Speculation swirling around Joe Biden’s potential presidential bid reached a fever pitch Monday with multiple anonymous sources whispering in new organizations’ ears that an announcement from the vice president could be expected within 48 hours, or perhaps over the weekend.
A few days earlier, Biden’s former chief of staff, Sen. Ted Kaufman, sent an email to former staffers ostensibly meant to answer the big question. It didn’t, but he seemed to suggest Uncle Joe might join the race with the coy line, “Let’s stay in touch. If he decides to run, we’ll need each and every one of you — yesterday!”
Biden has opted out of a late-entry like this one at least once before, bowing out of a potential bid in ’04 saying, “You just can’t parachute into a presidential campaign.” If he decides to jump in this time, he’ll will have lot of ground to make up against frontrunners Hillary Clinton and Bernie Sanders. Here’s what he’ll have to contend with.
Declining public demand
Public support for Joe Biden to enter the race has been steadily falling in recent months, according to a CNN/ORC poll released Monday. In August, 53 percent of registered Democrats and left-leaning independents said they would support a Biden bid; that number fell to 47 percent after the first Democratic debate last week.
High favorability ratings…
The same poll shows that if Biden entered the race he’d hold an advantage over both of the top candidates in terms of favorability. Fifty one percent of Americans polled said they have positive feelings toward Biden, compared with 46 percent toward Clinton, and 41 percent toward Sanders.
Biden’s unfavorability ratings are higher than Sanders’, though — 37 percent of Americans polled have a negative opinion of him, compared to 29 percent for Sanders. Fully half of Americans polled, meanwhile, have negative feelings about Clinton.
…But low confidence in his abilities
According to that poll, Clinton is widely viewed as the most capable candidate to tackle every issue registered left-leaning voters were polled about: the economy, health care, race relations, climate change, foreign policy, gun policy and income inequality. She held an average 35-point advantage over Biden on those issues.
Big fundraising gap…
Draft Biden, the super PAC launched earlier this year to encourage a Biden run, was able to keep Biden in voters’ minds during the recent Democratic debate with a well-placed advertising spot, but as of late June (the most recent FEC disclosures available), it had raised only $85,880. The super PAC is no doubt ramping up its efforts, and of course Biden has not yet announced if he’ll run; but to put that number in perspective, between July and September the Clinton campaign raised $28.8 million, and the Sanders campaign $26.2 million. It’s fair to say there’s some catching up to do.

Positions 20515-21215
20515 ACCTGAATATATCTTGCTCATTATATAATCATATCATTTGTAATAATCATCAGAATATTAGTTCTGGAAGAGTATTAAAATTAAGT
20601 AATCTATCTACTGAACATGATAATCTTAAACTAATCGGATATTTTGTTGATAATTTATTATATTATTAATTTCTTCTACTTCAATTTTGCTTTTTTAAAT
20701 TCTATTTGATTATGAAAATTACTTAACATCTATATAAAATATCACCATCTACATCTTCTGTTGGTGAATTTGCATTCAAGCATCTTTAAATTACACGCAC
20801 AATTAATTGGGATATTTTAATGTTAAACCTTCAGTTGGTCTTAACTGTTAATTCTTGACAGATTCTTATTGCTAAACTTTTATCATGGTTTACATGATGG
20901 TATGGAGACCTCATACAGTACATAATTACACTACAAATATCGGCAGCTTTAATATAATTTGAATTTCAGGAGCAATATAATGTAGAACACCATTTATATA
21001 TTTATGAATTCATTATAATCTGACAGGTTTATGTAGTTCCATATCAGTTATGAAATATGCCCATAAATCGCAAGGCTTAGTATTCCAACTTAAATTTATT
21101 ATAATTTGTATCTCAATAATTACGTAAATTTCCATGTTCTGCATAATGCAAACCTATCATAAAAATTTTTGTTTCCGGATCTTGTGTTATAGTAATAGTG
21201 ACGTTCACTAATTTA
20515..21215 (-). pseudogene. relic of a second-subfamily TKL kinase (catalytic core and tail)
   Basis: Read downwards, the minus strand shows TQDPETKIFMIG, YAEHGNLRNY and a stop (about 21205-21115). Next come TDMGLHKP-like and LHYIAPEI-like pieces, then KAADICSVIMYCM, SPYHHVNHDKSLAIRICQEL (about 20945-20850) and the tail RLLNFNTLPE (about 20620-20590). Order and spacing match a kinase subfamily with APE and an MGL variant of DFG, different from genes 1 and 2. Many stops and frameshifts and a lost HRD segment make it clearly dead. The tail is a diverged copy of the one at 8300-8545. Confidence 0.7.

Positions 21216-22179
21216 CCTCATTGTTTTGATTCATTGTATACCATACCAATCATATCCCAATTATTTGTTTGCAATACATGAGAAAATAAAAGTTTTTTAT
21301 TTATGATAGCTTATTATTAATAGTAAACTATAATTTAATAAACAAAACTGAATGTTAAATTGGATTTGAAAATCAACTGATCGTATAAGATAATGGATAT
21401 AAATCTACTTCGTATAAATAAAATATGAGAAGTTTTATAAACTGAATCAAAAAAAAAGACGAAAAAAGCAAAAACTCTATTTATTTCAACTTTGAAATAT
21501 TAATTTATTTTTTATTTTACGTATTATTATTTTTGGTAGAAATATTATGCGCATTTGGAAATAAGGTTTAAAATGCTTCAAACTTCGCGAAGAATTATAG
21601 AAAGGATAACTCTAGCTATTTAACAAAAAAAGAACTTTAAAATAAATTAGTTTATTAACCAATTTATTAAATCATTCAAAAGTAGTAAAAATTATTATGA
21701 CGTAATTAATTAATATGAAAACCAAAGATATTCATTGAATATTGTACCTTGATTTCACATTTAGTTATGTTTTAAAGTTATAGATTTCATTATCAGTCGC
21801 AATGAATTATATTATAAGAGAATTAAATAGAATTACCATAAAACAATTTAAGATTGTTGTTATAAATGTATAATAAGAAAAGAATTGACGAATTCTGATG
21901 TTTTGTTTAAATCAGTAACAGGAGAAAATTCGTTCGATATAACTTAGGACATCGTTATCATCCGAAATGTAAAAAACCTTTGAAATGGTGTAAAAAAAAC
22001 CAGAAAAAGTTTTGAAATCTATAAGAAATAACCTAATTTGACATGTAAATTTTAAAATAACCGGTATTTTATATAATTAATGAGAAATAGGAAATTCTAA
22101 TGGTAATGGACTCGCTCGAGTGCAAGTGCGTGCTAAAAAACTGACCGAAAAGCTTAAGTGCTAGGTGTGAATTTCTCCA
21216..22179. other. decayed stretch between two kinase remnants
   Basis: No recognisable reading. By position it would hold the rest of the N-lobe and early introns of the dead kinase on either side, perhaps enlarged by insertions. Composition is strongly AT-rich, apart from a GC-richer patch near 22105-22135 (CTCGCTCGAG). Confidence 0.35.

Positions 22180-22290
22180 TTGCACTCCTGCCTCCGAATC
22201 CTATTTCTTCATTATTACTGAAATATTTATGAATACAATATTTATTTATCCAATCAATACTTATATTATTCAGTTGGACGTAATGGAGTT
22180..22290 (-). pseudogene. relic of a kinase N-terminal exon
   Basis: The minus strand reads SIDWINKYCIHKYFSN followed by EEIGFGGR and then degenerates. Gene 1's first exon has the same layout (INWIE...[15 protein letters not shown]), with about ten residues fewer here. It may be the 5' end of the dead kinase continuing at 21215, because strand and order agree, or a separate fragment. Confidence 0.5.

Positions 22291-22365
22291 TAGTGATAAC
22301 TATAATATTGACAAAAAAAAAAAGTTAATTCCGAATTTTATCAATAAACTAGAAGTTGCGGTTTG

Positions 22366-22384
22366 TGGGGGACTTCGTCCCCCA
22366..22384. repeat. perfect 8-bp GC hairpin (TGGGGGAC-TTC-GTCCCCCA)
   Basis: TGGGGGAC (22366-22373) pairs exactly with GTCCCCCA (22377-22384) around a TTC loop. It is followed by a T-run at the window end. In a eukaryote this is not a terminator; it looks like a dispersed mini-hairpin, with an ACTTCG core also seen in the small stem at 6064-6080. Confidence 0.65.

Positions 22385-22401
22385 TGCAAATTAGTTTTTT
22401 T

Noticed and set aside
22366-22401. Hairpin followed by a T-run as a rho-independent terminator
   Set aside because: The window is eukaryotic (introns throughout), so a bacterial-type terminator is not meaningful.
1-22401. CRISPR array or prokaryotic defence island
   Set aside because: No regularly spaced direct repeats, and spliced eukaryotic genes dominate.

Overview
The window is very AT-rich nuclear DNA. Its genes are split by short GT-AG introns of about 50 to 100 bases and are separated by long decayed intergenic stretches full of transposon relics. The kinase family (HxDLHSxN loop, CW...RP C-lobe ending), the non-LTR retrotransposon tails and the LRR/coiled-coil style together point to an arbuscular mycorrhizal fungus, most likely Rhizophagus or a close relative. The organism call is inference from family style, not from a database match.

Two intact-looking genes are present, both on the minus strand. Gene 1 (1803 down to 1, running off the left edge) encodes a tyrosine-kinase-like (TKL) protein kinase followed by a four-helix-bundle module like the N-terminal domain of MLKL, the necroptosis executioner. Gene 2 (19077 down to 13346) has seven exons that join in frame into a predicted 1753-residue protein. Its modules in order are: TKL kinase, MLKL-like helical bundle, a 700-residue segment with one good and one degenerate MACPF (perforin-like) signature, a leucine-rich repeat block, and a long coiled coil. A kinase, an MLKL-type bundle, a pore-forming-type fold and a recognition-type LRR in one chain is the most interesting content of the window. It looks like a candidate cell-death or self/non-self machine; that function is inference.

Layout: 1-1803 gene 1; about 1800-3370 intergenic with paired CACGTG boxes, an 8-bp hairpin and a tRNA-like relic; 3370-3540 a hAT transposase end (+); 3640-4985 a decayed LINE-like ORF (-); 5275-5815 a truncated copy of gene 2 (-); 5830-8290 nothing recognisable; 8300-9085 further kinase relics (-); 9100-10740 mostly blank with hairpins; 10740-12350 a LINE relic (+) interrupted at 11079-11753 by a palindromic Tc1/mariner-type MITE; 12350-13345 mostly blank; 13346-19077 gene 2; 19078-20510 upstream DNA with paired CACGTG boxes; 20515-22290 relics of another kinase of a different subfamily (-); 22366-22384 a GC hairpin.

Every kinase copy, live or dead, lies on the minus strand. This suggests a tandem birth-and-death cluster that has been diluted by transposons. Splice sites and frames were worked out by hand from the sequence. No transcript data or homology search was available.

…But a long list of potential donors to tap
Democratic voters may be confident in Clinton on the issues, but the potentially good news for Biden is that top Democratic donors don’t seem confident enough in the candidate to put their money where their mouths are — yet. Less than 10 percent of top donors to President Obama’s campaign have solicited big donations on behalf of Clinton’s campaign, according to a USA Today analysis. Just 76 out of the 833 donors who collected money for President Obama in 2012 are listed among those who have bundled at least $100,000 for Clinton this cycle — leaving a lot of donors, potentially, for Biden to swoop in and scoop up. At least one big Obama bundler, Jim Torrey, has met with members of Draft Biden about throwing his fundraising weight behind the candidate.
Stiff competition for key endorsements
One of the strongest indications Biden is serious about a run came last week when the VP called up Harold Schaitberger, president of the International Association of Fire Fighters, for a casual chat. The powerful union at one point appeared poised to endorse Clinton, but informed her campaign it was rethinking its support earlier this month. Clinton already has the support of seven national unions, but a number of labor groups — the United Steelworkers, the SEIU, the Teamsters and the American Federation of State, County and Municipal Employees, to name a few — still haven’t endorsed a candidate.
If Biden wants to win their support, though, he’ll face tough competition from Sanders, one of the most pro-labor mainstream candidates in recent memory. The Vermont senator has counted on strong support from unions his entire career — just take a gander at his list of top donors.